By Daily Mail
An ancient bundle of rags discovered in an Egyptian tomb more than a century ago actually contained the world’s oldest dress – but it wasn’t spotted for almost 65 years after excavation.
In 1977, researchers uncovered a ‘curious,’ pleated V-neck shirt among the dirty linens, a portion of what was once likely a floor-length Tarkhan dress.
Now, radiocarbon dating has confirmed that this article is the oldest known woven garment in the world, dating back between 5,100 and 5,500 years.
The ancient linen dress is made of materials from the beginning of the First Dynasty, or possibly earlier, during the Naqada III period.
Radiocarbon dating conducted in 2015 by the University of Oxford puts its origins at 3482-3102 BC, based on a sample of the intact garment.
With pleated sleeves and bodice, the Tarkhan Dress is the earliest example of clothing that was individually tailored.
Other early historical garments uncovered by archaeologists were draped or wrapped upon the body, but this one is cut and fitted.
In a paper published to the journal Antiquity, authors Alice Stevenson, curator of the Petrie Museum of Egyptian Archaeology and Michael W. Dee, of the Research Laboratory for Archaeology and the History of Art explain the rarity of such a find.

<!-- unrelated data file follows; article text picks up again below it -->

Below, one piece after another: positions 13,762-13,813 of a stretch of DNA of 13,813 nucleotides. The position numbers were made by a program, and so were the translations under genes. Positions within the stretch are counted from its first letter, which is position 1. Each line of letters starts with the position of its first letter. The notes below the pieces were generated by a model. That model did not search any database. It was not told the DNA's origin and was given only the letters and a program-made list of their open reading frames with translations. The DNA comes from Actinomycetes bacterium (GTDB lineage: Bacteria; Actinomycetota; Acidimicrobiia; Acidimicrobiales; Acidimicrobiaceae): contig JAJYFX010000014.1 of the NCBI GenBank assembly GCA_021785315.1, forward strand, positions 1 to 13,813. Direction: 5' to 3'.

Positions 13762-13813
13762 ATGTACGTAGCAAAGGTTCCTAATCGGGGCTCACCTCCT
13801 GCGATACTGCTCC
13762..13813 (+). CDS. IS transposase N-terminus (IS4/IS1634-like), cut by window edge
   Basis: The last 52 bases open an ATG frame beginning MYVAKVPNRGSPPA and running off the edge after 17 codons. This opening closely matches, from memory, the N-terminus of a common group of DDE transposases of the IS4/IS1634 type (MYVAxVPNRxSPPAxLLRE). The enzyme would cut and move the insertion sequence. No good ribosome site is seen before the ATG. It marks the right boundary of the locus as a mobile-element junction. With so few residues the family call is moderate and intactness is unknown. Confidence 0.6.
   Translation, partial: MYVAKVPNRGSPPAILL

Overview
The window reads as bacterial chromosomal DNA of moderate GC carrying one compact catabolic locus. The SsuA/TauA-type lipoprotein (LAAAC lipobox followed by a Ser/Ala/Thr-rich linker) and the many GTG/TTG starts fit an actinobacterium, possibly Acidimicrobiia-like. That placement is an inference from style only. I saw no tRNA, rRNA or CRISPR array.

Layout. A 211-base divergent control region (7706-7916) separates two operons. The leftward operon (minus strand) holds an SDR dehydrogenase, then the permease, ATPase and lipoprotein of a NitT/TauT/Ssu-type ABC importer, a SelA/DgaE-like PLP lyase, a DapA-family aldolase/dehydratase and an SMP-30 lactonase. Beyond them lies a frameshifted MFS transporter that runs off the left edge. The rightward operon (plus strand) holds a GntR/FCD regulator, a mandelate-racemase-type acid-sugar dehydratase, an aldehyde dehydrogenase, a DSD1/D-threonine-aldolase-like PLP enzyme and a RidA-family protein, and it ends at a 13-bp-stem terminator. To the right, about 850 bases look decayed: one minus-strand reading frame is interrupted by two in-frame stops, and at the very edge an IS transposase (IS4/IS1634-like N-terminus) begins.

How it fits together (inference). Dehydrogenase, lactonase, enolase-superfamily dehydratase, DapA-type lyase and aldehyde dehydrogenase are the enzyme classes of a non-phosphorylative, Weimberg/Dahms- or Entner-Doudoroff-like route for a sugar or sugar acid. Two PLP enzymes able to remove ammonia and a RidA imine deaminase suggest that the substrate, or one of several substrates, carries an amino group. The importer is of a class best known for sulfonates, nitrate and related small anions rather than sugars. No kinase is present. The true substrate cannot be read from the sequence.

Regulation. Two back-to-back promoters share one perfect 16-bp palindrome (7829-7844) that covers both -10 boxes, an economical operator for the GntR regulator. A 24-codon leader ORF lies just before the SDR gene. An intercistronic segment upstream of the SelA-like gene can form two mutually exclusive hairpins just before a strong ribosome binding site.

‘The survival of highly perishable textiles in the archaeological record is exceptional; the survival of complete, or almost complete, articles of clothing even more so,’ the authors write.
Signs of wear on the dress suggest it was used in life, and though the context is not certain, researchers say it was likely from a wealthy figure.
And, though it now appears to be a shirt, similar floor-length garments from later dates suggest it was once much longer, the researchers explained to National Geographic.
An excavation led by W.M. Flinders Petrie at Tarkhan, an ancient cemetery roughly 31 miles south of Cairo, first took note of a ‘great pile of linen cloth’ in 1912-1913.
But, the original team never noticed the ancient garment lying within the dirty bundle.
Decades later, in 1977, the linens were sent to the Victoria and Albert Museum for conservation, where the garment was discovered lying among 17 different types of textiles.
Linen textiles are made up of flax fibres, the researchers explain, which grow over a short period of time and are suitable for radiocarbon dating.
As the dress had remained intact, researchers determined that the materials had likely only been used for this piece, and were not recycled.
The process, however, was not without challenges.
To tackle potential contamination, including oils or resins from age, or glues and preservatives from conservation, the sample was exposed to organic solvents –acetone, methanol, and chloroform – at room temperature.